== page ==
by Fran Allfrey
It’s always a bit more exciting going to see a play you’ve never seen or even heard of before. And the King’s Players’ production of Jean Genet’s The Balcony does not ease you in slowly either.
The lights dim without warning and the audience are immediately thrown into a surreal, shadowy underworld of a brothel of ‘mirrors and chandeliers’, where the characters’ talk is dense with poetic flourishes, and scenes flip between the real time of the play (London 2021, where the summer riots of 2011 never stopped), and the simulated fantasy worlds of the brothel’s clientele. I admit, it took me a while to orientate myself.
The audience watch as three key clients find their own ways to become the men of their dreams – a judge, a bishop, and a general. A stand out performance comes from Jordan Theis as the desperate, gibbering boy-man who fantasises himself into the role of the stern-voiced bishop, and longs to transform himself from the ‘symbolic head [of the church] to the actual head’. He most convincingly reveals how in a world disintegrating into rioting, where the established laws mean nothing any more, the egomaniacs and power-hungry are left an open space in which they can write new rules and systems to create their own new world order. Further mention must go to Emma Pritchard, who maintains the slightly unhinged yet ethereal presence of a whore with the tongue of Shakespeare, trapped in a world which is at once make believe, yet her reality.
The play continually questions the fragility of the real world, most explicitly when the sweating Judge wrings his hands as Regina, the star prostitute (performed with playful menace by Olivia Steatham) half-refuses to fulfil her ‘function’ as a criminal, and so he cries out ‘if you stop being a thief I cease to be a judge!’. The audience are asked again and again to question these masculine roles of authority and how they are constructed through convention, and society’s compliance. ‘What would happen if we chose to not recognise those roles?’, the audience ask, as footage of the 2011 riots, a not-so-subtle reminder of potential, rolls in the background.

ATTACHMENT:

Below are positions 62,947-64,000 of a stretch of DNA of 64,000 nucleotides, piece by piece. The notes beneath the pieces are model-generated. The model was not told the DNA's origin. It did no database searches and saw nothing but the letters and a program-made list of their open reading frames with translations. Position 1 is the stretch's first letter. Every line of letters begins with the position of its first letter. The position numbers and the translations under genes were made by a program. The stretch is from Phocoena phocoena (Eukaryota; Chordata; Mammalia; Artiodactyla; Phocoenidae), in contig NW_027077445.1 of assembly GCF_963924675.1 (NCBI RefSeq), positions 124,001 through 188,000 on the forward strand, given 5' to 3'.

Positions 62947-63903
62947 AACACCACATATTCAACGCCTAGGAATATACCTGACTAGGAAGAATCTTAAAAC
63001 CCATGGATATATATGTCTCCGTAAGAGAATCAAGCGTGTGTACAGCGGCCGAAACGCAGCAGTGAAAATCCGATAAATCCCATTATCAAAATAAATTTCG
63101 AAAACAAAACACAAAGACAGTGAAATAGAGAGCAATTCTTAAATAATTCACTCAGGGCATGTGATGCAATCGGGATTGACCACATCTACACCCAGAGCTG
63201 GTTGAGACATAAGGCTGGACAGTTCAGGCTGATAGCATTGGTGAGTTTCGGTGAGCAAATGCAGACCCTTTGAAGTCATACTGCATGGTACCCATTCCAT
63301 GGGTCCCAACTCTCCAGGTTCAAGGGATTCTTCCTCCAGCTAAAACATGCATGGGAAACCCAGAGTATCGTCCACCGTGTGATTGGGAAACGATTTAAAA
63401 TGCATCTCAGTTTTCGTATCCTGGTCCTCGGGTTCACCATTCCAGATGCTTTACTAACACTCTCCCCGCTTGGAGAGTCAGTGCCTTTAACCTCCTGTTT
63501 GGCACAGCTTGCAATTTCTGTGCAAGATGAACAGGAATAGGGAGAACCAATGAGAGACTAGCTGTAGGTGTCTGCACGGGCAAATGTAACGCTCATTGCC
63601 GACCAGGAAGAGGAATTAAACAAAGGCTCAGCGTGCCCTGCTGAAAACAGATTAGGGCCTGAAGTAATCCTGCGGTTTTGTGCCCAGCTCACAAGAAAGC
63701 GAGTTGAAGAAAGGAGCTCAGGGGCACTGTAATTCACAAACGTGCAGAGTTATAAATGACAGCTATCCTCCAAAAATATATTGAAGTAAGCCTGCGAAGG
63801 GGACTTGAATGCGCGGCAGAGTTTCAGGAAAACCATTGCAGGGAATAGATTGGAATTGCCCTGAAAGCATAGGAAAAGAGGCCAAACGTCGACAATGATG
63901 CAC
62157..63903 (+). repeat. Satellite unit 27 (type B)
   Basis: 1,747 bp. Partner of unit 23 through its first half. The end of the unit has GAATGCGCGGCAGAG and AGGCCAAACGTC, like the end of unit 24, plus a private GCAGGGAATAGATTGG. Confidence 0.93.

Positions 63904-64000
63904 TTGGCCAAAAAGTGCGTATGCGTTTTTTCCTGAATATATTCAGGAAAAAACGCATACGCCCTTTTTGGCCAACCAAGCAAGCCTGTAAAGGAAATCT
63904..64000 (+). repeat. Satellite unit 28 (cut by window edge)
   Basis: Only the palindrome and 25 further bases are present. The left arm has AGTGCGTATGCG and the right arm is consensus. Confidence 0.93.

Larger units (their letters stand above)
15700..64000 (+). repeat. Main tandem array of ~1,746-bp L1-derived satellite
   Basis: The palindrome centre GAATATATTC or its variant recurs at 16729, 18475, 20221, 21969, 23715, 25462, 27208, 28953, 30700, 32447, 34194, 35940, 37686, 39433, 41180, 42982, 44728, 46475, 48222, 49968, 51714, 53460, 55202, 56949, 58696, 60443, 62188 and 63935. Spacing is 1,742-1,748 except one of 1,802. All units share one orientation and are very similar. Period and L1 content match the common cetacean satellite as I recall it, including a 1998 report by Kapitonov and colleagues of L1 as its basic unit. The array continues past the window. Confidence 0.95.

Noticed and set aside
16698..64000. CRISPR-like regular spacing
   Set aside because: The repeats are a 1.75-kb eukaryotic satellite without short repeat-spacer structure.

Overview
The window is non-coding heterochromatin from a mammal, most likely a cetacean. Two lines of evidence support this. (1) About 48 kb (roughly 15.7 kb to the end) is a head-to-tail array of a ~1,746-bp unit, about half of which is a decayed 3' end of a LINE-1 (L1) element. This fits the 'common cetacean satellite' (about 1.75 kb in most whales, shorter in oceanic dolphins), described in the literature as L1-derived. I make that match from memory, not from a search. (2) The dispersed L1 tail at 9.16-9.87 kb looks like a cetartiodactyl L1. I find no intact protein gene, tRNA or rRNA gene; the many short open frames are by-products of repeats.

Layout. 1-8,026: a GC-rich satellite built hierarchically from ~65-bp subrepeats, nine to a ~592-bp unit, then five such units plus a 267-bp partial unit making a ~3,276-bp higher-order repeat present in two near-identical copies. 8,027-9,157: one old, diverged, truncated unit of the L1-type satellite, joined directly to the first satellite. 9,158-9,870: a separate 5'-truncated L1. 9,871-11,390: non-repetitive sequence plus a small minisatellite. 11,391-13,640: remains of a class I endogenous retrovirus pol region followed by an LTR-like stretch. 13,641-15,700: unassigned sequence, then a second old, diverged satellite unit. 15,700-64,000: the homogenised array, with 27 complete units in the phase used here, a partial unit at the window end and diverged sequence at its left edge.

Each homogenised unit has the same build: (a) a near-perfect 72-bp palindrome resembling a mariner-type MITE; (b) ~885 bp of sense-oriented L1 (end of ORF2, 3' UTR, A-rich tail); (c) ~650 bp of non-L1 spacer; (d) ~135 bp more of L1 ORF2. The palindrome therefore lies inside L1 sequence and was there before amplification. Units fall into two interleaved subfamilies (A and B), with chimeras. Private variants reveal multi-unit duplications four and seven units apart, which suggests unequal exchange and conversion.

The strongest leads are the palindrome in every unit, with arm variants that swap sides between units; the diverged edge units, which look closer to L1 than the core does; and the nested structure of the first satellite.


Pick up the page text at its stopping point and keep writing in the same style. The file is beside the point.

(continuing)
Credit must be given to the production team for emphasising the trope of real/unreal throughout the play, as the audience is left with a sense of the stage world and reality blurring: onstage mirrors reflect fragments of audiences feet, elbows, and tops of heads, and a finishing flourish – and a witty use of technology by director Bhagchandani – turns the audiences’ gaze fully back onto ourselves.
But don’t be put off by the philosophical bent of the piece, there is also plenty of dark humour (especially from Louise Bastock’s housemistress, Irma) and spectacle to carry the heavy prose along, making The Balcony a great example of excellent fringe theatre.
Tickets are £8 for students, and beers are only £3 from the house bar. Not a bad price for a great night out.